One Step Closer
The Alpine trilogy are three of the European Alps’ hardest multipitches; each of them put up by a legend of the era.
“Silbergeier” (8b/+, 7c+, 8a+, 7a+, 8b+, 7c+) – Beat Kammerlander
“End of Silence” (7a+, 6c+, 6a+, 6a, 7b+, 7c+, 7b, 8b, 8b+, 7c+, 7a+) – Thomas Huber
“Des Kaiser Neue Kleider” (6c, 7c+, 8a+, 7b+, 8b+, 8a, 6b, 8b+, 6c) – Stefan Glowacz
All climbed in the early 90’s, they have stood the test of time and set a high standard in the realms of hard alpine rock climbing. In over 20 years there are few challenges in the Alps that are as difficult which goes to show just how far ahead of their time these guys where!
Over the last few years, I’ve dedicated myself entirely to multipitch rock climbing, taking on many different challenges from climbing in the Alps to Big Walling in Yosemite to putting up a new First Ascent in Patagonia’s Cochamo Valley. What I have learned is that the value associated with the grade is of no comparison to the amount of work put in, energy expired and tears shed through the process of climbing these things. It’s just a different game up there in the mountains; everything is much longer, harder and more effort.
2 years ago I succeeded in climbing “Silbergeier” as my first in the trilogy and on the same trip also made the 2nd ascent of “Project Fear” on Cima Grande and “Paciencia” on the North Face of the Eiger; it was one of the driest Summers the Alps have seen which made for excellent climbing conditions. In all honesty I still feel to this day that I kind of fluked that summer… I wasn’t at all ready for those climbs and I didn’t really know what they were about. I went up on the North Face of the Eiger with a bunch of quickdraws and just went for it!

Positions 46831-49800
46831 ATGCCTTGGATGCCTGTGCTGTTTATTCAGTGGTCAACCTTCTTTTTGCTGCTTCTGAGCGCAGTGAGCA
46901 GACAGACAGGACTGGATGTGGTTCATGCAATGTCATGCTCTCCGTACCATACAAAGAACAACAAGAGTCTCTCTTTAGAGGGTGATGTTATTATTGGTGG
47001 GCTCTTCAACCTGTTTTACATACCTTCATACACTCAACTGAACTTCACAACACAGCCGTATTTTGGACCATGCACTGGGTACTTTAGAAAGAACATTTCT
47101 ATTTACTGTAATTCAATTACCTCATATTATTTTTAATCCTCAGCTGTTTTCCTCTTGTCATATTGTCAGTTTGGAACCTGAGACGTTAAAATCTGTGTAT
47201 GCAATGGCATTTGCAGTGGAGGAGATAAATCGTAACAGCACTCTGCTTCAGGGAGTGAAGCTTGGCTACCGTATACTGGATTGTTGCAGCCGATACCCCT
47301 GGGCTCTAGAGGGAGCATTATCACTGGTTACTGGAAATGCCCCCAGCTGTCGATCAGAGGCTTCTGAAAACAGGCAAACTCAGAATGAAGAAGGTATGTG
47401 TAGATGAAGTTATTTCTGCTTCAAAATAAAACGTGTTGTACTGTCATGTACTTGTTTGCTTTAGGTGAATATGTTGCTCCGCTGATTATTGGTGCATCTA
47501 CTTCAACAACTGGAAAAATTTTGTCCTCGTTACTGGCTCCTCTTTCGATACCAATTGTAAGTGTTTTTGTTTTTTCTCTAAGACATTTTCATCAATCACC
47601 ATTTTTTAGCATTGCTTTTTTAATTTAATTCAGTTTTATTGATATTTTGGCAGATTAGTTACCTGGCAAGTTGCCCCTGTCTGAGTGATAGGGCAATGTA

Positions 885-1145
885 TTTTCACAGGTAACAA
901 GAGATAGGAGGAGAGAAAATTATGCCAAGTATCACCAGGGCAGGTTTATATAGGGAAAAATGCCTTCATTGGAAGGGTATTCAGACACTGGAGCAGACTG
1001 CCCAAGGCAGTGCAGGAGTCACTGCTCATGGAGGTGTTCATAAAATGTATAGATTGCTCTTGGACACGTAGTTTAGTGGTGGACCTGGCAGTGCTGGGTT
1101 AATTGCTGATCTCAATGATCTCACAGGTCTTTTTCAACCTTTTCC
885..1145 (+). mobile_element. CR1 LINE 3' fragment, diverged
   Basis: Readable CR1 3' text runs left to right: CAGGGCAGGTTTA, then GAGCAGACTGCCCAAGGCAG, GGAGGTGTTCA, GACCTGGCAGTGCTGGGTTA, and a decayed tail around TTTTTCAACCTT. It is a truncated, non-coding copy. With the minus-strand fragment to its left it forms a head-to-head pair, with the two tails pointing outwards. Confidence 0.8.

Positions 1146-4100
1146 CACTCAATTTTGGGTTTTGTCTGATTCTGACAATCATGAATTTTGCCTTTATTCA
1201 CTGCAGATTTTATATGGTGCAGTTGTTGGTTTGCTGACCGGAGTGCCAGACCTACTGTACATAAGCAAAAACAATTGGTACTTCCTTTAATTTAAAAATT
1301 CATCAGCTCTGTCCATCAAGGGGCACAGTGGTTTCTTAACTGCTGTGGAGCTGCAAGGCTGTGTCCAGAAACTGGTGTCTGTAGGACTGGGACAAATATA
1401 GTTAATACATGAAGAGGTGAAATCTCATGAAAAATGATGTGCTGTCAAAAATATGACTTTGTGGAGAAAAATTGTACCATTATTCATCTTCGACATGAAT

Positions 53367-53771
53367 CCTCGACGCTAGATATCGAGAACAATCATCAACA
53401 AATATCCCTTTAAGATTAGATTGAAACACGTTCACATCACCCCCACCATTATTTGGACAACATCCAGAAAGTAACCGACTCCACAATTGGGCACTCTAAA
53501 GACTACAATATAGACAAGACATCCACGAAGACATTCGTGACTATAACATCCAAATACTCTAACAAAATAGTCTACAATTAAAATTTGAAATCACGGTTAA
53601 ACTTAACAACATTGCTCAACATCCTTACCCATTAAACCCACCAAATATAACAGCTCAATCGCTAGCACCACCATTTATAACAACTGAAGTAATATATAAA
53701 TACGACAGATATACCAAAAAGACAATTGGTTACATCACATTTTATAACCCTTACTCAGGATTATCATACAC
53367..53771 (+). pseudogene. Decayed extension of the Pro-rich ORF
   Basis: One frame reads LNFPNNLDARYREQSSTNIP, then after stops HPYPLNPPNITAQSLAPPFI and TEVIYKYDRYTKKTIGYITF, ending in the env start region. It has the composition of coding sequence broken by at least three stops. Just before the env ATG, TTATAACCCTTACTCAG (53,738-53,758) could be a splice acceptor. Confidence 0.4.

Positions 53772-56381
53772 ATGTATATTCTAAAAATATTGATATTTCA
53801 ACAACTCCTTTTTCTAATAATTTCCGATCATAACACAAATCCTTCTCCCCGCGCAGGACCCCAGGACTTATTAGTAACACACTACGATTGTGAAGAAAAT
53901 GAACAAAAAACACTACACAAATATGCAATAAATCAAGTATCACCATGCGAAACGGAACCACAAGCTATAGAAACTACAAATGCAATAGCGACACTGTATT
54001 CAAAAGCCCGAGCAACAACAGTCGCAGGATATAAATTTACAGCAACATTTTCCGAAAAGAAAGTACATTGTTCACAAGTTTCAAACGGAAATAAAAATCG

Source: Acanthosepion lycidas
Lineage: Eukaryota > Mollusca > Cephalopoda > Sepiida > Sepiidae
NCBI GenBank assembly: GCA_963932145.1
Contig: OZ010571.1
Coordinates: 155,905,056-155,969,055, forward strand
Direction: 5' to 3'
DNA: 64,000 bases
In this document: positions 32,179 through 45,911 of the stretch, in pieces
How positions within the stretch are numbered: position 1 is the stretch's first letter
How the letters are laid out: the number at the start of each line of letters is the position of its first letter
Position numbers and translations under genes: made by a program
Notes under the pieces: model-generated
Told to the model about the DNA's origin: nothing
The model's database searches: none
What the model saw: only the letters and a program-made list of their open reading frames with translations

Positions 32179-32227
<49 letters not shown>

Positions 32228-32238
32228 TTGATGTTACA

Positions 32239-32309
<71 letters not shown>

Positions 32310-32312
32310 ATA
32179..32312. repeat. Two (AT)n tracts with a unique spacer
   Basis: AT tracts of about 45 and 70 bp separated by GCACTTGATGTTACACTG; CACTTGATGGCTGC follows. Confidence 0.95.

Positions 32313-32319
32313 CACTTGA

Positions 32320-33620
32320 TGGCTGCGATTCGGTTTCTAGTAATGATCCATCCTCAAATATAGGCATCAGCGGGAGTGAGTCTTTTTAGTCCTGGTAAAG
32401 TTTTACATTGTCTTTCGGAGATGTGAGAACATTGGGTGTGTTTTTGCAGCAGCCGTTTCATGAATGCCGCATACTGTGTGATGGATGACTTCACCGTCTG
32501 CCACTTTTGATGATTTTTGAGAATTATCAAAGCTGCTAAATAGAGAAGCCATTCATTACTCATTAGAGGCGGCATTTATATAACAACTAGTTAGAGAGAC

It’s funny looking back knowing what I know now… it was completely insane what I did. I had no exit strategy. Willis my climbing partner was a bit more experienced than I was, but still, I cringe at some of the decisions we made. Maybe it was ignorance that got us up those climbs; or maybe it was dumb luck? Probably a bit of both!
“End of Silence”
I decided to return to the Alps this summer with the intent on finishing “The Alpine Trilogy”. I have been travelling with a friend from back home, Calum Cunningham. Calum is young (20) and talented, coming from a family of climbers and outdoor lovers; he was born to be in and amongst the mountains. Before this trip he had never taken on anything BIG, so it was going to be interesting to see how he adapted to this.
“End of Silence” was the first big route we took on, and the first day was hilarious. I knew that the climb was on a wall called the “Fire Horn”, and that’s about it. Needless to say, typing “Fire Horn” into Google Maps didn’t take us to where we wanted to be. Neither did typing “End of Silence” – Google Maps doesn’t know what that is. But typing “Berchtesgaden Alps” (which is the region) takes you somewhere. Following Google Maps all the way will take you to a nice little walkers path somewhere in the heart of the Berchtesgaden Alps, which if you don’t know, is a FREAKING MASSIVE PLACE!!!
We then had an alarmingly positive stroke of luck. After asking two dog walkers if they knew what “Fire Horn” was, the first didn’t speak English, the second knew “End of Silence”… It seems in Germany that every “other” man and their dog climb 8b+ multipitches.
Knowing where to go, we drove straight there and within 40minutes we’d arrived at a military base where the approach to the “Fire Horn” begins. Onto our next challenge; which path to take? Turns out the wall is huge and the “Fire Horn” is only one small part of it. Carrying enough food to last us a week, bottles of water and hundreds of metres of static rope, we walked up at a painfully slow pace. 5 hours of trekking later and we made it to the base of the wall, but still nowhere near the route! We then walked tiresomely along the base for 2 hours, scrambling over loose rock, scree and traversing dodgy grassy ledges until eventually arriving 7 hours after we set of, broken and completely finished!